The Spoleto Festival-USA imported Italian director Andrea Cigni’s production of Donizetti’s rarely-performed 181-year old opera, “Pia de’ Tolomei”.
Amanda Woodbury’s Pia
Lyric coloratura soprano Amanda Woodbury performed the role of Pia, exhibiting vocal control, expressiveness and brilliant technique.
[Below: Pia (Amanda Woodbury, right, facing forward) explains who her suspicious visitor was to Ghino (Isaac Frishman, left, facing away); edited image, based on a William Struhs photograph, courtesy of the Spoleto Festival-USA).]
Donizetti has provided the role of Pia with abundant opportunities to display a range of emotions, her final aria Ah, di Pia che muori di geme especially poignant.
Cassandra Zoe Velasco’s Rodrigo
Mexican mezzo-soprano Cassandra Zoe Velasco proved to be convincing in the musico role of Pia’s brother Rodrigo.
[Below: Rodrigo (Cassandra Zoe Velasco, left), has escaped from prison with the aid of Pia (Amanda Woodbury, right); edited image, based on a Leigh Webber photograph, courtesy of the Spoleto Festival-USA).]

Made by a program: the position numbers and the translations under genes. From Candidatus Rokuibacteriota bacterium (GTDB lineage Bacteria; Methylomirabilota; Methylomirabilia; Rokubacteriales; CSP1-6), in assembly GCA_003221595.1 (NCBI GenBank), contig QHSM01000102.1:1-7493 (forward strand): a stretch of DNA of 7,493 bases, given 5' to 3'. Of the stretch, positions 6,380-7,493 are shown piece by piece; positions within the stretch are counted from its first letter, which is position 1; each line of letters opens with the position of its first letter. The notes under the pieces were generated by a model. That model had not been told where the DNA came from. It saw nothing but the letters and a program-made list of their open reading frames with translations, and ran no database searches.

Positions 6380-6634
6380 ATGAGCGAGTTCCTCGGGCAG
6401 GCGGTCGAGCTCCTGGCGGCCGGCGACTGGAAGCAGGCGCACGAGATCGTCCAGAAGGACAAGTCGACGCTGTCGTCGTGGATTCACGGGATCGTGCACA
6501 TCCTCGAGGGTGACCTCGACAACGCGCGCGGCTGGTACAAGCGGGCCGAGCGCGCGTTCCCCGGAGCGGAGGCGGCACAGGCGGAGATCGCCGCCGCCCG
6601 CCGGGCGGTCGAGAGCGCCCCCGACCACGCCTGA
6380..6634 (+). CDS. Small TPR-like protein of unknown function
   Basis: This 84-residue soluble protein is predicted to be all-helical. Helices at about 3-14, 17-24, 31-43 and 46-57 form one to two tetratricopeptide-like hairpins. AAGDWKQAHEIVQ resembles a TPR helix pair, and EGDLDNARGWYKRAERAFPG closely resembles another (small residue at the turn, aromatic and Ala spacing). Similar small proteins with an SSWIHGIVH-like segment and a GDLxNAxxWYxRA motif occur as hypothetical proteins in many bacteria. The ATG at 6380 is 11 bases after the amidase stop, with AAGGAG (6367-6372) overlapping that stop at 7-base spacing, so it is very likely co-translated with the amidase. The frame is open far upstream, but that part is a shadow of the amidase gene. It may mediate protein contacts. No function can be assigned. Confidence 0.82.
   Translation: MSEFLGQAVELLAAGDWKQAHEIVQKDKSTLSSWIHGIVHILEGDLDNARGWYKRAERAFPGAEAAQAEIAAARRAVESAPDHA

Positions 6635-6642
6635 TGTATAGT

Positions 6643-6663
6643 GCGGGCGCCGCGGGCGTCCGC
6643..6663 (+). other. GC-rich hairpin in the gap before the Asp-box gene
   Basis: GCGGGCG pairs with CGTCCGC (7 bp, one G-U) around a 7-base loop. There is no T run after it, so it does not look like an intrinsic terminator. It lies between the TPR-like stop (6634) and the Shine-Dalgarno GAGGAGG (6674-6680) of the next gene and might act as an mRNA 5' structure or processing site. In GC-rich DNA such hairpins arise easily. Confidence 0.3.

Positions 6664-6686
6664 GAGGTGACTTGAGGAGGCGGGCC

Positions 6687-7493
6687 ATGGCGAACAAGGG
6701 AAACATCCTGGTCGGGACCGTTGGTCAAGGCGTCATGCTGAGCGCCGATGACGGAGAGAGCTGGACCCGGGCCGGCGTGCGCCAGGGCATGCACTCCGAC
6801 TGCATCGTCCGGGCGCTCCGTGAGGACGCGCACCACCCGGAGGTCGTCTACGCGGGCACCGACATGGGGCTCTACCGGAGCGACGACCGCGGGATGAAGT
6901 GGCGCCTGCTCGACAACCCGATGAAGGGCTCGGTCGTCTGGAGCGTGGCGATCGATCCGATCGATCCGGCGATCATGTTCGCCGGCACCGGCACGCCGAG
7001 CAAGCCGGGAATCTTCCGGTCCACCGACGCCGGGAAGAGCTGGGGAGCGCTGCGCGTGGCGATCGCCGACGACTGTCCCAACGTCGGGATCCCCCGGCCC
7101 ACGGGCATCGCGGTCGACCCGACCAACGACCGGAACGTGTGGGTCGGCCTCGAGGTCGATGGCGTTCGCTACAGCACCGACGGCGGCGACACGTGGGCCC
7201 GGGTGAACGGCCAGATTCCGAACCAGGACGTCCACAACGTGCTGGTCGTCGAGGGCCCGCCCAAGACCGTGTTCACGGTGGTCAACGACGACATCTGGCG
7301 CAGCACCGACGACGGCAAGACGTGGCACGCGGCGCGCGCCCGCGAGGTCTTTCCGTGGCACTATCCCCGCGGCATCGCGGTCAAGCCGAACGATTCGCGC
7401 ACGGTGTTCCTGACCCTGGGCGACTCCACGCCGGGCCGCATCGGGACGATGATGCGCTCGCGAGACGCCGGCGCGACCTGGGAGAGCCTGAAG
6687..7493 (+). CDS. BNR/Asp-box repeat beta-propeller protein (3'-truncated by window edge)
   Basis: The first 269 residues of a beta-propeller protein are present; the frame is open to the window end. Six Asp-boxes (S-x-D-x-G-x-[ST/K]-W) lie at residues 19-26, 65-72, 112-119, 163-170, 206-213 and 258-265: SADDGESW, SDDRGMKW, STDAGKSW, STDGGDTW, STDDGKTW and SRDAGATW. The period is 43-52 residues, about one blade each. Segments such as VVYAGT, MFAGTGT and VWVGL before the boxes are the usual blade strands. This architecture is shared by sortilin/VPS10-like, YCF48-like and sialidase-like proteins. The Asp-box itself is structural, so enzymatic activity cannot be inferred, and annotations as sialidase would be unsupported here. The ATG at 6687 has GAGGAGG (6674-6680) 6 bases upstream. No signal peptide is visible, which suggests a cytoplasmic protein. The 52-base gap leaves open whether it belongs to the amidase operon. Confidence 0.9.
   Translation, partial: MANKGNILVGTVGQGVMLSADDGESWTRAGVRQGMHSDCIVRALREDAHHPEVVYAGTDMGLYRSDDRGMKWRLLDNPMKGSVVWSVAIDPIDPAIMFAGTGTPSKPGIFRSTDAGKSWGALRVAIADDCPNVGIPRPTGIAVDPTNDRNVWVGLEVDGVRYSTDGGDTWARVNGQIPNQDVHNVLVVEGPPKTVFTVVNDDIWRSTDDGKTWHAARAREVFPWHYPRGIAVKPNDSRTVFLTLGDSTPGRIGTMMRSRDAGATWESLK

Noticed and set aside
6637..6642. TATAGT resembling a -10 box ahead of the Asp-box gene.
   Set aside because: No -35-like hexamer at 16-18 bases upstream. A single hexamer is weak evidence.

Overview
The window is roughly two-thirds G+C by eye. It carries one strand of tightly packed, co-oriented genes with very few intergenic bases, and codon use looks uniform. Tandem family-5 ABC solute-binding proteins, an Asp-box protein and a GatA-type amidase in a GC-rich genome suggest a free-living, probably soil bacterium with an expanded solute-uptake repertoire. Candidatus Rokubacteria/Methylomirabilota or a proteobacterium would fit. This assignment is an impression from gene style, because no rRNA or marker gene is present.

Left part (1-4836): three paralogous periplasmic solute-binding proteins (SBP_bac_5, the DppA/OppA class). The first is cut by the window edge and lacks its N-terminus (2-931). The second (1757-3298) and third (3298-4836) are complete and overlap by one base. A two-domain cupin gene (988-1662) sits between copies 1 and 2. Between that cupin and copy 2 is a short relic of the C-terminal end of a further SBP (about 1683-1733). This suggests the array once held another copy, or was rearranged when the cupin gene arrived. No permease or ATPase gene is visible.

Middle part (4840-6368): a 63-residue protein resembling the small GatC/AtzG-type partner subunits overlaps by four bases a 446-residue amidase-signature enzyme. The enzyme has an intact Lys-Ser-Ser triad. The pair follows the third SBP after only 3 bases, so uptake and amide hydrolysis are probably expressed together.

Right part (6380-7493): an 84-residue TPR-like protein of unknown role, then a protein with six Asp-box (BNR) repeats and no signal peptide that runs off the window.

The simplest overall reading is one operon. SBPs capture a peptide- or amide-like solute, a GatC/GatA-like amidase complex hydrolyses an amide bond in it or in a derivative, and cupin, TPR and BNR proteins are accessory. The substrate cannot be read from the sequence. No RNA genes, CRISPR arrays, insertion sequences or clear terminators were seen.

Donizetti lavished some of the score’s finest music on the role of Rodrigo. who has two double arias – both with cavatina and two verses of cabaletta.
Velasco joins Woodbury in close harmony reminiscent of that sung by Norma and Adalgisa in Bellini’s “Norma”. As Rodrigo, Velasco participates also in the affecting reconciliation trio with Pia and Pia’s husband Nello at opera’s end.
Valdis Jansons’ Nello
Latvian lyric baritone Valdis Janson brought vocal beauty to the conflicted character of Nello. (In Cigni’s production, Nellos is a leader of the Italian Fascist party.)
[Below: Valdis Jansons is Nello; edited image, based on a Leigh Webber photograph, courtesy of the Spoleto Festival-USA).]
Jansons employed his attractive lyric baritone and acting skills in a difficult task, making the character of Nello credible to 21st century audiences. Although Nello deeply loves and is reciprocally loved by Pia, his sense of honor requires that he murder her on the chance that rumors of her infidelity might be true. (Even if he was deliberately deceived, Shakespeare’s Othello, to whom the character of Nello is sometimes compared, required a much higher bar of proof of Desdemona’s infidelity than Nello did of Pia’s alleged transgressions.)